Atlas 5 TDRS-M launch
An Atlas 5 401 lifts off from Cape Canaveral, Florida, Aug. 18, sending the TDRS-M communications satellite into orbit. Credit: United Launch Alliance

WASHINGTON — United Launch Alliance won a NASA contract Jan. 31 to launch a planetary science mission in what the agency said was a competitive procurement.

NASA said it will use an Atlas 5 401 from ULA to launch its Lucy mission in October 2021 from Florida. The total launch cost, which includes the launch and “other mission related costs,” is $148.3 million, according to a NASA statement.

Lucy is one of NASA’s newest Discovery-class planetary science missions, selected in January 2017 simultaneously with the Psyche mission to the asteroid of the same name. The spacecraft will, over the course of its 12-year mission, fly by one main belt asteroid and six Trojan asteroids orbiting the sun in the same orbit as Jupiter. Scientists believe those Trojan asteroids are remnants of the primordial material from which the solar system formed.

“We could not be more pleased that NASA has selected ULA to launch this amazing planetary science mission,” Tory Bruno, president and chief executive of ULA, said in a company statement. He said the Atlas 5 and its “world-leading schedule certainty” made it the optimal vehicle for this mission, whose complex trajectory gives it a narrow launch window.

ULA, in its statement, said it received the contract as a “competitive Launch Service Task Order evaluation” under the NASA Launch Services 2 contract. NASA spokesperson Tracy Young confirmed Feb. 1 that the contract was a competitive procurement, but that the number of bids and the identity of the bidders is considered proprietary.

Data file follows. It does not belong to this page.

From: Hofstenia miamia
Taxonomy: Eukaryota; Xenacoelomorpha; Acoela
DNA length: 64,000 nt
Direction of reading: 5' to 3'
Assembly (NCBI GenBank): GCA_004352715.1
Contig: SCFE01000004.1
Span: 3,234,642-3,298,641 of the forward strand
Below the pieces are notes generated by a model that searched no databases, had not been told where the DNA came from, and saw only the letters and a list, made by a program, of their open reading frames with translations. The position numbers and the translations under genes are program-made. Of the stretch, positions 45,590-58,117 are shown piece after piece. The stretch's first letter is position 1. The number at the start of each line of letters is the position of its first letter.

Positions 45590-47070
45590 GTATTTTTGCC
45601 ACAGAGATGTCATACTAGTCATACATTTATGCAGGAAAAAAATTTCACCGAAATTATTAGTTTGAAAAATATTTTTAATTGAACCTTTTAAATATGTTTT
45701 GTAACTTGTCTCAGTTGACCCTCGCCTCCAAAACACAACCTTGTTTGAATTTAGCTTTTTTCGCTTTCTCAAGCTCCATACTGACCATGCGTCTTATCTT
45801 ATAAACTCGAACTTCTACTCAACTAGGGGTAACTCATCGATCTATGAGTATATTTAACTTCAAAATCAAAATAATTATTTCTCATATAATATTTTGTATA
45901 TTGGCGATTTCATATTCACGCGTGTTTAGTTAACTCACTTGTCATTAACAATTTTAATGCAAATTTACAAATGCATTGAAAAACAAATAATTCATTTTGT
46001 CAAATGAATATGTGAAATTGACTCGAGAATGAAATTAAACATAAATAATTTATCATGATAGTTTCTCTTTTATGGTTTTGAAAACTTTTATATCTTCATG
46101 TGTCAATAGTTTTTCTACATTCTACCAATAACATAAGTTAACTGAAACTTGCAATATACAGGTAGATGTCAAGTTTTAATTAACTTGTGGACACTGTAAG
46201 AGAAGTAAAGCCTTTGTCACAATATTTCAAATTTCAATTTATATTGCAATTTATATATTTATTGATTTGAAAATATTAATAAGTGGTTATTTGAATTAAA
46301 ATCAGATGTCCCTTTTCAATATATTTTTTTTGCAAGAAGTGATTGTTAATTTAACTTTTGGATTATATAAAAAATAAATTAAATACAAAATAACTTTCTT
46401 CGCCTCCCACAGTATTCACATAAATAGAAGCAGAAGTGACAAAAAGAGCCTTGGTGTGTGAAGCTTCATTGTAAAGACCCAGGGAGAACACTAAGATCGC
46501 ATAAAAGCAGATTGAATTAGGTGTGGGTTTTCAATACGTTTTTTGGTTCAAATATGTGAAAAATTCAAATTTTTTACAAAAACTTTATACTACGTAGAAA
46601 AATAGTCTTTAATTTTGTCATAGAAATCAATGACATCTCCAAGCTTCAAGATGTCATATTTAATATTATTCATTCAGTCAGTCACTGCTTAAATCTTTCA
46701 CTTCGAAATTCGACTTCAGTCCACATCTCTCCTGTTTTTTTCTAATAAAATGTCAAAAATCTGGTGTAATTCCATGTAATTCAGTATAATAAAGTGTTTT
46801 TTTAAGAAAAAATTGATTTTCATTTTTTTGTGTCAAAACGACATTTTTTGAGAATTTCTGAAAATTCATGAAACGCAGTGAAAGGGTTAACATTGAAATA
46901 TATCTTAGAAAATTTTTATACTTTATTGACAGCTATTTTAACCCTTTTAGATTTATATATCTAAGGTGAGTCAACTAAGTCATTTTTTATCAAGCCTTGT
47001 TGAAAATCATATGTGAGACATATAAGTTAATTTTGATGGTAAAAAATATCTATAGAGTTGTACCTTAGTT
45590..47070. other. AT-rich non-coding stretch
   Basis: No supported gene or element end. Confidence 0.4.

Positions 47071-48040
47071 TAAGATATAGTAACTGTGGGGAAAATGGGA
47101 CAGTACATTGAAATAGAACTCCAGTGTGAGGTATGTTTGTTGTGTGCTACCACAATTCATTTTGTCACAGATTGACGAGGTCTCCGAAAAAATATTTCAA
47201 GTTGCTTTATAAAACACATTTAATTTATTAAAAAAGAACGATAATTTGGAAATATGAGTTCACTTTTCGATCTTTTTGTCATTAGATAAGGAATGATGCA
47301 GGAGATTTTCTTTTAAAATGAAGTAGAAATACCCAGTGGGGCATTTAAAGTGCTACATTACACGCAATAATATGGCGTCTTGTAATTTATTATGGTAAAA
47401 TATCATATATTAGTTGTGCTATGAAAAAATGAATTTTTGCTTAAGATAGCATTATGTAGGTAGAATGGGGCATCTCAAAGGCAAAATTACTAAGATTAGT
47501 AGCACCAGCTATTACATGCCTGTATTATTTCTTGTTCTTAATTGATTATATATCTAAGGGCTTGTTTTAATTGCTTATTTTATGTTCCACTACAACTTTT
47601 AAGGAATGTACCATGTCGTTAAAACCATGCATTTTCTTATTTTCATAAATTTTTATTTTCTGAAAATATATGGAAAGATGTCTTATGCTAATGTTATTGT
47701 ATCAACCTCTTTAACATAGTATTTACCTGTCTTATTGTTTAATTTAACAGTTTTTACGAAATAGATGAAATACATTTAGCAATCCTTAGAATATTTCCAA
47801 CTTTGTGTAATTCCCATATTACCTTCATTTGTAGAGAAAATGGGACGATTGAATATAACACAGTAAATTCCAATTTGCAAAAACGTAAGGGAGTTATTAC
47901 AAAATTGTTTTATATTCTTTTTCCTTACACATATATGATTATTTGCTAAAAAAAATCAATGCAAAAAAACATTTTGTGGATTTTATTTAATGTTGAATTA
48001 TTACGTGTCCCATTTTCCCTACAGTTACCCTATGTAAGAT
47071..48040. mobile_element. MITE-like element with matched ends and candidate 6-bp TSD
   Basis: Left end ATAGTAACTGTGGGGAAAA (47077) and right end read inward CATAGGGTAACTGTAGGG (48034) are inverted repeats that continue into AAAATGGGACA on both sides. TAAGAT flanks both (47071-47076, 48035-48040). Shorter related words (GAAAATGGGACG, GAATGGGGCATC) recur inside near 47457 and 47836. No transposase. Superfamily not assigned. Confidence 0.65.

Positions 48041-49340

If a second company did compete for the contract, it would most likely be SpaceX, which would offer either its Falcon 9 or Falcon Heavy for the mission, depending on performance requirements. SpaceX did not respond to a request for comment Feb. 1 regarding whether it bid on the mission.

The value of this contract is slightly less than the one ULA received from NASA in October 2017 for the Landsat-9 spacecraft, also launching on an Atlas 5 401 but from Vandenberg Air Force Base in California. The Landsat-9 launch has a total cost to NASA of $153.8 million.

Jeff Foust writes about space policy, commercial space, and related topics for SpaceNews. He earned a Ph.D. in planetary sciences from the Massachusetts Institute of Technology and a bachelor’s degree with honors in geophysics and planetary science...